Electrospinning of nanofibers 2

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Electrospinning of nanofibers 2

  1. 1. ELECTROSPINNING OF NANOFIBERS<br />
  2. 2. NANOFIBERS<br /><ul><li>With dimension of 100 nanometers (nm) or less (National Science Foundation, India)
  3. 3. As defined by the Non – woven industry, nanofiber is any fiber that has a diameter of less than 1 micron (<1000 nm) (Hegde, R.R. et al, 2005).</li></li></ul><li>NANOFIBERS<br />Figure 1. Comparison between human hair and nanofiber web [1]. <br />
  4. 4. NANOFIBERS<br />Figure 2.  Entrapped pollen spore on nanofiber web [1].<br />
  5. 5. NANOFIBERS<br />Figure 3. Comparison of red blood cell with nanofibers web [1].<br />
  6. 6. NANOFIBERS<br />Figure 4. Ultra – Web® Nanofiber Filter Media used commercially.<br />(taken from Grafe, 2003)<br />
  7. 7. First nanofibers produced in the Material Science Lab, IMSP, UPLB<br />Figure 5.Polycaprolactonenanofiber (a) and (b) has fiber diameters<br />between 273 nm to 547 nm. SEM taken with 10,000X magnification.<br />(J.I.Zerrudo, E.A.Florido, 2008)<br />
  8. 8. First nanofibers produced in the Material Science Lab, IMSP, UPLB<br />Figure 6. 75:25 Polycaprolactone(PCL)/Polyethylene Oxide (PEO) <br />blend nano10,000X magnification.<br />(J.I.Zerrudo, E.A.Florido, SPP Physics Congress, October 2008)<br />
  9. 9. First nanofibers produced in the Material Science Lab, IMSP, UPLB<br />Figure 7. SEM Micrograph of Poly(DL-lactide-co-glycolide) nanofibers<br />With diameter range of 59nm-126 nm.<br />(J.Clarito, E.A.Florido, October 2008)<br />
  10. 10. First nanofibers produced in the Material Science Lab, IMSP, UPLB<br />Figure 8. SEM Micrograph of Poly(DL-lactide-co-glycolide) nanofibers<br />with diameters of 86 nm, 194 nm, 201 nm.<br />(J.Clarito, E.A.Florido, October 2008)<br />
  11. 11. First nanofibers produced in the Material Science Lab, IMSP, UPLB<br />Figure 9. SEM Micrograph of Poly(DL-lactide-co-glycolide) nanofiber<br />mesh.<br />(J.Clarito, E.A.Florido, October 2008)<br />
  12. 12. First nanofibers produced in the Material Science Lab, IMSP, UPLB<br />Figure 10. SEM Micrograph of Polyvinyl chloride nanofiber with <br />at least 76 nm diameter. <br />(J.Garcia, E.A.Florido, February 2009)<br />
  13. 13. First nanofibers produced in the Material Science Lab, IMSP, UPLB<br />Figure 11. 22 nm-diameter polyvinyl chloride nanofiber with <br />a porous microfiber in the background. <br />(J.Garcia, E.A.Florido, February 2009)<br />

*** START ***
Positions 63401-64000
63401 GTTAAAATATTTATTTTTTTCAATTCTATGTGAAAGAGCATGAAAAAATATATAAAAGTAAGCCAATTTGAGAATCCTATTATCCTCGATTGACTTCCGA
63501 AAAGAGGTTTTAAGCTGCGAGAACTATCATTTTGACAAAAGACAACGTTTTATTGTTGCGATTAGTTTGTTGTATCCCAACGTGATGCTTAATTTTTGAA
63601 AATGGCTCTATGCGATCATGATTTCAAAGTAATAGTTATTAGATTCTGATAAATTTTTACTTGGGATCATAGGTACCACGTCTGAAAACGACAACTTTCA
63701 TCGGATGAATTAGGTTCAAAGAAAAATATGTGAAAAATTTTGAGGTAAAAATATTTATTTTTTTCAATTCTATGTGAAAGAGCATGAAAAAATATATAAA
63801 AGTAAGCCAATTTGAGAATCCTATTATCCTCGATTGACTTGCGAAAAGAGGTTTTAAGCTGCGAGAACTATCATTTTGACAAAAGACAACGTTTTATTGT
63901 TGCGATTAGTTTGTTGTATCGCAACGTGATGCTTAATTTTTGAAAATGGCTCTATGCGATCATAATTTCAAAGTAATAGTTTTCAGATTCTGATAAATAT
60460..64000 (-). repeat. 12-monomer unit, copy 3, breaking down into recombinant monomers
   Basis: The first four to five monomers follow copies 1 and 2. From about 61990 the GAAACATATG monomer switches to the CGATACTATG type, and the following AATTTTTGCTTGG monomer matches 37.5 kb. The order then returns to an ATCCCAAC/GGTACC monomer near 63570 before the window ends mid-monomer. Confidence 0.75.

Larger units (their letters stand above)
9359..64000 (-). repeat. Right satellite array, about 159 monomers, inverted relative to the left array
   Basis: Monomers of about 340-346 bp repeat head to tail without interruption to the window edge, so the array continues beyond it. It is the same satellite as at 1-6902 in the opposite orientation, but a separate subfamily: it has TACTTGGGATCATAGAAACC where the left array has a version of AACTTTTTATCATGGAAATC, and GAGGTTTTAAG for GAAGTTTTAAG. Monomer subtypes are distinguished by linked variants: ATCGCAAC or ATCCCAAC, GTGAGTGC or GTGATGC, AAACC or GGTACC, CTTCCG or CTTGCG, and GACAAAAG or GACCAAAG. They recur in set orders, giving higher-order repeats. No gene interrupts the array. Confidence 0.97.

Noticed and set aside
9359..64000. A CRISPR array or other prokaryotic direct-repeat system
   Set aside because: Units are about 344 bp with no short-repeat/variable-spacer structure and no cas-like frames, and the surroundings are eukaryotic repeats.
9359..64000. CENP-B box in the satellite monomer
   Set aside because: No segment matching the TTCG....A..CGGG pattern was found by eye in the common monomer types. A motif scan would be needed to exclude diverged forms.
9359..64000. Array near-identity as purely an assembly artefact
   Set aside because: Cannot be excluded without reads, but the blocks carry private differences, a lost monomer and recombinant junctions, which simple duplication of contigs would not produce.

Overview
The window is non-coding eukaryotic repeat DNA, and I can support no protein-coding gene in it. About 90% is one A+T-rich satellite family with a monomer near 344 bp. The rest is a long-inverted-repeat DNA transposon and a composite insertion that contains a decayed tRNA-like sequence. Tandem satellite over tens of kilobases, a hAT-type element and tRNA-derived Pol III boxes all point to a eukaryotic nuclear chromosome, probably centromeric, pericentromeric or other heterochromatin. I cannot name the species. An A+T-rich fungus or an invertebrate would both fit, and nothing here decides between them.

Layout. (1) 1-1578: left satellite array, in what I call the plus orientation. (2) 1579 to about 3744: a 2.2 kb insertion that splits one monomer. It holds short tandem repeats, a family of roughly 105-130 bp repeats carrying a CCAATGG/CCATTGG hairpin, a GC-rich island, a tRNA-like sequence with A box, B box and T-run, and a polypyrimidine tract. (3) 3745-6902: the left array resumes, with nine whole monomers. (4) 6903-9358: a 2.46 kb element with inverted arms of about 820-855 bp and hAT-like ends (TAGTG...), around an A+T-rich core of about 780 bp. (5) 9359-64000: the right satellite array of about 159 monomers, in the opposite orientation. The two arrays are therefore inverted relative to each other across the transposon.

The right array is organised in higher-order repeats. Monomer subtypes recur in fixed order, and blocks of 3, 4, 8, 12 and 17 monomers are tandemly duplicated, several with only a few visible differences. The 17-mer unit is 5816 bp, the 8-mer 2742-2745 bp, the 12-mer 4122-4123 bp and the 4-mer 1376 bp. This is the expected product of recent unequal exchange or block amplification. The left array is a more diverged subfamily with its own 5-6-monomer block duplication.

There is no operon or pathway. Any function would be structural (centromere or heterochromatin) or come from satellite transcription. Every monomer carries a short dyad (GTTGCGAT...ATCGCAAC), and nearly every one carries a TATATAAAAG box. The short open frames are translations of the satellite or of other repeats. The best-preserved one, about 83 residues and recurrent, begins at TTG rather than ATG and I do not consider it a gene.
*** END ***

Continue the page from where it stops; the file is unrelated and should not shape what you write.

14. 14. Applications of Nanofibers<br /><ul><li>Material Reinforcements and filters (BHOWMICK, S. A. Et al. 2006)‏
  15. 15. Tissue and Organ Implants (RAMAKRISHNA, S.M., et al. 2004)‏
  16. 16. Extra Cellular Matrix (QUEEN, 2006)‏</li></li></ul><li>Tissue engineering scaffolds<br />- Adjustable biodegradation rate<br />- Better cell attachment<br />- Controllable cell directional growth<br />Wound dressing<br />- Prevents scar<br />- Bacterial shielding<br />Medical prostheses<br />- Lower stress concentration<br />- Higher fracture strength<br />Haemostatic devices<br />- Higher efficiency in fluid absorption<br />Drug delivery<br />- Increased dissolution rate<br />- Drug-nanofiber interlace<br />Polymer Nanofiber<br />Sensor devices<br />- Higher sensitivity<br />- For cells, arteries and veins<br />Cosmetics<br />- Higher utilization<br />- Higher transfer rate<br />Electrical conductors<br />- Ultra small devices<br />Filter media<br />- Higher filter efficiency<br />Optical applications<br /><ul><li>Liquid crystal optical shutters</li></ul>Protective clothing<br /><ul><li>Breathable fabric that blocks chemicals</li></ul>Material reinforcement<br />- Higher fracture toughness<br />- Higher delamination resistance<br />Ramakrishna et al. 2004<br />
  17. 17. ELECTROSPINNING<br /><ul><li>Uses high voltage to draw very fine fibers (micro- or nano-scale) from a liquid (soloution or melt).
  18. 18. The high voltage produces an electrically charged jet of polymer solution or melt, which dries or solidifies leaving a polymer fiber
  19. 19. the process was patented in 1934 by Formhals [2-4]</li></li></ul><li>ELECTROSPINNING<br />Figure 12. Schematic of Electrospinning Process<br /> Courtesy: www.che.vt.edu<br />
  20. 20. ELECTROSPINNING<br />Figure 13 The distribution of charge in the fiber<br />changes as the fiber dries out during flight<br />
  21. 21. Figure 14. Electrospinning set-up in the IMSP Physics <br />Division Materials Science Laboratory. <br />J.I.Zerrudo, E.A. Florido<br />
  22. 22.
  23. 23.
  24. 24. Taylor Cone<br /><ul><li>refers to the cone observed in electrospinning, electrospraying and hydrodynamic spray processes from which a jet of charged particles emanates above a threshold voltage
  25. 25. was described by Sir Geoffrey Ingram Taylor in 1964 before electrospray was "discovered“
  26. 26. to form a perfect cone required a semi-vertical angle of 49.3° (a whole angle of 98.6°) , the shape of such a cone approached the theoretical shape just before jet formation – Taylor Angle</li></li></ul><li>Taylor Cone<br />Taylor angle. This angle is more precisely where is the first zero of (the Legendre polynomial of order 1/2).<br />two assumptions: <br />that the surface of the cone is an equipotential surface and <br />(2) that the cone exists in a steady state equilibrium<br />
  27. 27. Taylor Cone<br />Potential<br />Equipotential surface<br />The zero of the Legendre polynomial between 0 and pi<br />is 130.70990 which is the complement (supplement)<br />of the Taylor angle. <br />
  28. 28. Taylor Cone<br />When a sufficiently high voltage is applied to a liquid droplet, the body of the liquid becomes charged, and electrostatic repulsion counteracts the surface tension and droplet is stretched, at a critical point a stream of liquid erupts from the surface. This point of eruption is known as the Taylor cone<br />